How long does it take the flu to evade a vaccine?

With all the recent Presidential attention to the threat from the H5N1 Avian Flu, and the many billions now earmarked for stockpiling vaccines and drugs, it seems like a good idea to ask on what time scale the virus might be able to evade these countermeasures.  Vaccination is of particular interest, as it is regarded as by far the best tool to combat viral infection at the population level.

Last February, I examined how little is known about the evolution of pandemic strains of influenza ("Avian Flu Uncertainties").  At the time, there was very little data concerning either the origin of pandemic strains or how often they should arise.  Forensic work on the 1918 pandemic flu suggested that virus was entirely avian in origin, which has now been confirmed by sequence analysis.  The WHO Global Influenza Program Surveillance Network published a paper in the journal Emerging Infectious Disease in October, "Evolution of H5N1 Avian Influenza Viruses in Asia", which states that:

Genomic analyses of H5N1 isolates from birds and humans showed 2 distinct clades with a nonoverlapping geographic distribution. All the viral genes were of avian influenza origin, which indicates absence of reassortment with human influenza viruses.

The WHO team also notes that:

Genetic and antigenic analyses have shown that, compared to previous H5N1 isolates, 2004-2005 isolates share several amino acid changes that modulate antigenicity and perhaps other biological function.  Furthermore, our molecular analysis of the HA from isolates collected in 2005 suggests that several amino acids located near the receptor-binding site are undergoing change, some of which may affect antigenicity or transmisibility.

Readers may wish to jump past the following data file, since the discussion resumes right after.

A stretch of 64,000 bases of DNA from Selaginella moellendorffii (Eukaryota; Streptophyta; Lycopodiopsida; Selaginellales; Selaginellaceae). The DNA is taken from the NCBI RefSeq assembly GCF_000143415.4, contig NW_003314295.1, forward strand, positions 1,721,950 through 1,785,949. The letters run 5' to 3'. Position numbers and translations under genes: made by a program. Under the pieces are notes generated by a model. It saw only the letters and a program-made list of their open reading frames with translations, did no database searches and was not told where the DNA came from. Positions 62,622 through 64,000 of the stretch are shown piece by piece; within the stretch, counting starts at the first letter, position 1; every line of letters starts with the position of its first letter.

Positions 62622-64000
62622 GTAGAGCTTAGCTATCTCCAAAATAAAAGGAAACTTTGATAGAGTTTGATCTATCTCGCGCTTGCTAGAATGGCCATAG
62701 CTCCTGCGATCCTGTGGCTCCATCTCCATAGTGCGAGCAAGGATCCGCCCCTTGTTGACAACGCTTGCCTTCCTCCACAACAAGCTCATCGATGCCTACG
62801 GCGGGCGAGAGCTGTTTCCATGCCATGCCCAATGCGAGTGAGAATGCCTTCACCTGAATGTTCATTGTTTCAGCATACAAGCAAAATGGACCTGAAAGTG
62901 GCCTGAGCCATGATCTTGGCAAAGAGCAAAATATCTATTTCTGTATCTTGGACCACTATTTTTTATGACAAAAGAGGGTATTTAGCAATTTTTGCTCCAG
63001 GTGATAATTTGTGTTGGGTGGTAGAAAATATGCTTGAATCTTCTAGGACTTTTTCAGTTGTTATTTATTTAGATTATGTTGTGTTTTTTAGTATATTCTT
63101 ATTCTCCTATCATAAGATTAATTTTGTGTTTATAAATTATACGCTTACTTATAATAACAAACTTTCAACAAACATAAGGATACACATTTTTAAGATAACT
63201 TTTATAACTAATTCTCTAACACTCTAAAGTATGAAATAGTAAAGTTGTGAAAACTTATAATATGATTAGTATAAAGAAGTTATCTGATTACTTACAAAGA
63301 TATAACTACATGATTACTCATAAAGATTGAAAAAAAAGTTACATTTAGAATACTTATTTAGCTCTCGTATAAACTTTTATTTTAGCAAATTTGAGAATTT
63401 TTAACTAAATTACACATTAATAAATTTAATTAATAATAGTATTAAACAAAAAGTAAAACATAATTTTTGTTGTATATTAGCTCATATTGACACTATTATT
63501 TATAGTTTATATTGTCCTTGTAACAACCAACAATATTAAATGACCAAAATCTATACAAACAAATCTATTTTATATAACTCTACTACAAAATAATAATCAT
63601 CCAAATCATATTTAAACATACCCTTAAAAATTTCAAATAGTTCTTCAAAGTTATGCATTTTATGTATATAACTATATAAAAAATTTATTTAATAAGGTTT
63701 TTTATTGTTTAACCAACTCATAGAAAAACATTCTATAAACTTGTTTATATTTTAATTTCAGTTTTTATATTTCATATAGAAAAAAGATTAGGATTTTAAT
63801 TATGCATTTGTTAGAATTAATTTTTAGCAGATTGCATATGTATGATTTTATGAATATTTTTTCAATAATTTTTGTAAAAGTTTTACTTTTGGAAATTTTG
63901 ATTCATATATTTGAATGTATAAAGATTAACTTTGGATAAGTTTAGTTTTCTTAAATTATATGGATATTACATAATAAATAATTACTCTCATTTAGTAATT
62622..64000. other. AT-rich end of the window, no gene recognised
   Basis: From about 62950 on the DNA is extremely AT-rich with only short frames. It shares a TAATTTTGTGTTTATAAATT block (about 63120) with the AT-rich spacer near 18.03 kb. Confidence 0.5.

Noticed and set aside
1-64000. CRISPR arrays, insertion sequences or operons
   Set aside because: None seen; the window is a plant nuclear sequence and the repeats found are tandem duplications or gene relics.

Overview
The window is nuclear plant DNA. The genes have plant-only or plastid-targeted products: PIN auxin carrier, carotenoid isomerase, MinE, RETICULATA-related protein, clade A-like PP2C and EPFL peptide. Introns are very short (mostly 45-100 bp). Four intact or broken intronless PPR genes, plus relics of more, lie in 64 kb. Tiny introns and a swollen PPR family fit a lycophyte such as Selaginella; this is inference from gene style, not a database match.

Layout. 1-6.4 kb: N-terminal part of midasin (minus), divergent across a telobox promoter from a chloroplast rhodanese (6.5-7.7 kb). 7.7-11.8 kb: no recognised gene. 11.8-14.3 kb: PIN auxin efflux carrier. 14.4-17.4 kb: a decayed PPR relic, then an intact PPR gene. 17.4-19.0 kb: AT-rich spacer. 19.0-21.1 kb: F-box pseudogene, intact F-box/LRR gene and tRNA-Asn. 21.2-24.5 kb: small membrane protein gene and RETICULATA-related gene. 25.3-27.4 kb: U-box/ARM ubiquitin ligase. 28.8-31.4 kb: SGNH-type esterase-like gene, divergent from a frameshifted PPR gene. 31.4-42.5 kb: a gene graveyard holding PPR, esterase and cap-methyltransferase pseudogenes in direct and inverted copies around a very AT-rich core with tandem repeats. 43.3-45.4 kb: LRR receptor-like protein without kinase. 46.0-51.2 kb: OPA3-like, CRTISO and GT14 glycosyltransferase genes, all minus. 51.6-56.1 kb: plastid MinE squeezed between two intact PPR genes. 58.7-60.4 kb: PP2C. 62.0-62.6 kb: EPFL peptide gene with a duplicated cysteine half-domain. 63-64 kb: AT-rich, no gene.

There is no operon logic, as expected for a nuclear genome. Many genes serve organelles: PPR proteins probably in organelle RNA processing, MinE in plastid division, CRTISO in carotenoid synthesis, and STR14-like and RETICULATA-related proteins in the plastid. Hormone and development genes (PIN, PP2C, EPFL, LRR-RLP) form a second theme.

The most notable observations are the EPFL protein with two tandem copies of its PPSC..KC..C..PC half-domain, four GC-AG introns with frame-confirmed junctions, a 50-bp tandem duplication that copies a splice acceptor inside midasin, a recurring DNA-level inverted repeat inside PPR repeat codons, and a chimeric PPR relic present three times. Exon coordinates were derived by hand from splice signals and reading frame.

That is, the currently circulating strain of H5N1 is in the process of becoming something else.  Of course, everything subject to variation and selection (e.g. evolution) is in the process of becoming something else, but the future of H5N1 is of particular interest since understanding it may help us plan for a pandemic.  (Incidentally, is just now sporting the most excellent headline, "WHO: Human flu pandemic inevitable".)

Despite the recent "Isolation of drug-resistant H5N1 virus," (Nature, 20 October 2005), the WHO Global Influenza team determined that recent isolates are "sensitive to 2 neuraminidase inhibitors that are recommended for prophylactic or therapeutic intervention against human infections."  So obviously the specific details of which viral isolate one is working with determine its sensitivity to drugs.  In the case of the drug-resistant strain, it was isolated in February 2005 from a Vietnamese girl who may have contracted the virus while she cared for her brother.  Human-to-human transmission is supported by the girl's lack of contact with poultry and the fact that the neuraminidase gene from virus isolated from the girl was virtually identical to that isolated from her brother.  Thus there are evidently drug resistant strains running around in the wild.

As far as I can tell, it just isn't yet clear how fast drug-resistance traits can spread.  There is now at least a little data about how long it takes a particular viral strain to find work-arounds for vaccines.  A recent initial effort to sequence many flu strains in parallel indicates that mutations that provide ways around vaccines can rapidly dominate a population of flu viruses. 

In, "Large-scale sequencing of human influenza reveals the dynamic nature of viral genome evolution," (Nature, 25 October, 2005) Ghedin et al., find:

Perhaps the most dramatic finding in our data is the discovery of an epidemiologically significant reassortment that explains the appearance, during the 2003-2004 season, of the 'Fujian/411/2002'-like strain, for which the existing vaccine had limited effectiveness. ...Phylogenetic analysis of 156 H3N2 genomes from our project revealed the clear presence of multiple, distinct clades circulating in the population. Through a reassortment event, a minor clade provided the haemagglutinin gene that later became part of the dominant strain after the 2002-2003 season.

That is, exchange of gene segments between subpopulations within a particular strain can provide the means for the strain to escape a previously effective vaccine.  Here is the important bit: